Champagne vs Prosecco
Yacht stews – the word on the street is that this year is going to be a fantastic year for bubbly. Prosecco, well known as the key ingredient of the bellini (along with white peach juice), has grown rapidly over the years in popularity and status. It has even eclipsed Champagne as a best-seller. With Proseccos distribution growing faster than ever before, there are more and more options to choose from, and finding the right bottle for charter guests can be a tricky decision. But, before doing so, it helps to know how to tell the difference between Prosecco vs Champagne, alongside a few tricks of the trade to guarantee that your guests can’t get enough of it.
What makes a wine ‘Champagne’ or ‘Prosecco’?
Whether a wine can be labelled Champagne or Prosecco is entirely dependent on where the drink is produced. Wine can only be called Champagne when it originates from the Champagne region in France. In contrast, Prosecco hails from Italy.
When comparing the climates of the two places, we can see that Champagne is substantially more northerly than Prosecco. As a result, Champagne grapes ripen with increased acidity. Nonetheless, the Valdobbiadene region of Italy, where Prosecco is produced, has a distinct microclimate that is significantly cooler than the surrounding area (Valdobbiadene gets a lot of rain!). This aids in the production of crisp, delightful sparkling wines.
Do Champagne and Prosecco actually taste different?
You might think the two bubbly drinks may have very little that sets them apart in taste; however, Champagne and Prosecco actually have wildly different taste profiles. In Champagne, the primary flavours consist of citrus, white peach, cherry, almond and toast. In contrast, Prosecco’s standout flavours include green apple, honeydew, honeysuckle, pear and fresh cream.
The textures of the two are also distinct. Because Prosecco is made in huge tanks with lower pressure, the bubbles in Prosecco are lighter, frothier, and steadier than the fine and rapid bubbles found in Champagne.
Why is Champagne so much more expensive than Prosecco?
Have you ever wondered why you can pick up a bottle of Prosecco for under £10, it requires a small fortune to splash out on Champagne? The main reason for the substantial difference in price is due to the different methods of production used.
The reason Champagne is so expensive:
The main reason for the difference in price is the different methods of production. Champagne requires a conventional carbonation procedure (the ‘traditional’ method), in which the wine sparkles as it is bottled. Prosecco, on the other hand, carbonates in stainless steel vats, which requires less time and money.
Another reason aside from the production process is Champagne’s status as a premium item drives up pricing. Prosecco’s reputation as a value sparkler, on the other hand, makes it more inexpensive. Exceptional Prosecco wines do exist, however, in the minds of consumers it doesn’t have the same value as Champagne.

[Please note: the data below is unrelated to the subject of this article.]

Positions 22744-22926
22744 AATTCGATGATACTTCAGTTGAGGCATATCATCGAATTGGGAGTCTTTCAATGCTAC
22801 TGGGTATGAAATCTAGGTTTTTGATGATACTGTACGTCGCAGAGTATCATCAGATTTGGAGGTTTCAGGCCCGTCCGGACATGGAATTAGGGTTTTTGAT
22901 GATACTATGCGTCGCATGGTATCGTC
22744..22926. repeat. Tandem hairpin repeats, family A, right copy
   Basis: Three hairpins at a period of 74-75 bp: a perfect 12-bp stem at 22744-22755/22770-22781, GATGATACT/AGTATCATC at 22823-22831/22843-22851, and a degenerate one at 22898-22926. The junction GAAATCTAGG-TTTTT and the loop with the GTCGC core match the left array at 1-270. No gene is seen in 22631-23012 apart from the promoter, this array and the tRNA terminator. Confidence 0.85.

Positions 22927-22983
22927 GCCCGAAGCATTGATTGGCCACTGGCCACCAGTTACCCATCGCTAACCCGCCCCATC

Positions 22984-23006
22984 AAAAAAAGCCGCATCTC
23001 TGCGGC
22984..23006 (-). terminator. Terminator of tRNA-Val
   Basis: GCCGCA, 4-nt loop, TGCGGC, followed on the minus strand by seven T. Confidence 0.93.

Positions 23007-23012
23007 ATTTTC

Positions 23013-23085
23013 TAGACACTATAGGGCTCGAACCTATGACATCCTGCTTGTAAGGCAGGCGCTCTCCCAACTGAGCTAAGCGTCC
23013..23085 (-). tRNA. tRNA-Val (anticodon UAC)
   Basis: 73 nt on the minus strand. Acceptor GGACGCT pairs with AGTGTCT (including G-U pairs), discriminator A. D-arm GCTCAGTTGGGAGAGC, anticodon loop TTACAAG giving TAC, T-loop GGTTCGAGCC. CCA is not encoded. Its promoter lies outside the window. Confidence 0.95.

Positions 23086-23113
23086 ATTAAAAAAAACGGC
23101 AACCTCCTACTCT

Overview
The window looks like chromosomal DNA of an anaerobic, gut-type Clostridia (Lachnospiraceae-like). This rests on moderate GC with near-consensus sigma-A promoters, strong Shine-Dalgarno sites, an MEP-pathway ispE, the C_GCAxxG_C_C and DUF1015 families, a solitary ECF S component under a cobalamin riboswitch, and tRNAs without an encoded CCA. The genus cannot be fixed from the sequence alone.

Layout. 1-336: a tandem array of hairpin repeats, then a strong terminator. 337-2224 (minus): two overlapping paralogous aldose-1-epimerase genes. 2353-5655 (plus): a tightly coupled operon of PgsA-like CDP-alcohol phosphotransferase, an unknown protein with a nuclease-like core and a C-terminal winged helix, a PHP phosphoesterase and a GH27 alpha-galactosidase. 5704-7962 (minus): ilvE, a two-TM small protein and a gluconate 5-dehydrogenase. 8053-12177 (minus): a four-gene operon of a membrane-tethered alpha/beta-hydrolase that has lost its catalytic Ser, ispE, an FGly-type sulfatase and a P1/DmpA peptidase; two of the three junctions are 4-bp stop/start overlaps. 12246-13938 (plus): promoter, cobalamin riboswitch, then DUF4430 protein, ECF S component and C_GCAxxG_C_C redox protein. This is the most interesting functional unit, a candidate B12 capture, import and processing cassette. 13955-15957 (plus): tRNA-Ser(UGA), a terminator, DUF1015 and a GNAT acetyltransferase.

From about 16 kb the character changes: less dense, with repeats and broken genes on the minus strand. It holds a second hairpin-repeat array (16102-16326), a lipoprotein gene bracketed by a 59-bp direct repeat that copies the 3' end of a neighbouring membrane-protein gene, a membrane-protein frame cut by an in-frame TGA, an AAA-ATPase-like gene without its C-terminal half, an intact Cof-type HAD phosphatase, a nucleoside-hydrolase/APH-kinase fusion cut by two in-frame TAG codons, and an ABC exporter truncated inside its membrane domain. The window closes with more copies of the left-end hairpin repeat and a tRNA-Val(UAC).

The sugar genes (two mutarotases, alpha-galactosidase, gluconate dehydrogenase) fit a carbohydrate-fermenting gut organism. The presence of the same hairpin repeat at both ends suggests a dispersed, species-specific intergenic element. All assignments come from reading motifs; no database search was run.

How to spot a good bottle of bubbly?
*For Prosecco, check for The DOCG label
First, look for the DOCG label. The Consortium for the Protection of Prosecco Conegliano Valdobbiadene DOCG is an organisation that protects the tradition, heritage, and image of the production of Prosecco Superiore in a small, but prestigious area between the small towns of Conegliano and Valdobbiadene. If you can’t remember the names of the towns, the DOCG label will guarantee that it comes from the right area. Just an hour’s drive north of Venice, the picturesque countryside is dotted with vineyards perched on the side of hills so steep they seem to defy gravity. The area is so beautiful that it has just applied to be a UNESCO World Heritage site. The constant moderate temperatures in winter, combined with dry, hot summers make this the perfect landscape for the Glera grape. The wine variety is native to the Veneto region, which makes up 85% of Prosecco.
When looking for a good bottle of bubbly, it’s important to look out for the DOCG label. The DOGC is an organisation that protects the tradition, heritage and image of the production
“What makes the DOCG Prosecco Superiore so special is the land. It’s the number one factor in distinguishing our Prosecco from other sparkling wines and translates directly into the freshness, taste, and bouquet that our wines are known for. You can plant chardonnay grapes anywhere, but it won’t become champagne. In the same verse, our land and its unique climate, along with our long heritage and traditional production methods make it a unique wine.” – Giancarlo Vettorello, Director of the Consortium Conegliano Valdobbiadene.
Texture is a sign of quality
When tasting sparkling wines, there are things you can look out for to identify the quality of the drink. Regarding Champagne, the smaller the bubbles the better. Smaller bubbles result in a smoother consistency which tends to be more pleasant on the palette when drinking. When compared to Prosecco, Champagne generally has a more refined texture with elegant bubbles – this is due to the much longer ageing process Champagne undergoes compared to Prosecco.
Is the bottle dark in colour?
A simple way to spot a good bottle of bubbly is the bottle used. It should be made of dark, thick glass and dark green in colour. This is because light exposure will transform the wine into stale grape juice if the glass isn’t thick and coloured enough to avoid it.
If you enjoyed learning the difference between Prosecco vs Champagne, discover the top 5 luxury wines for a romantic yacht charter by clicking here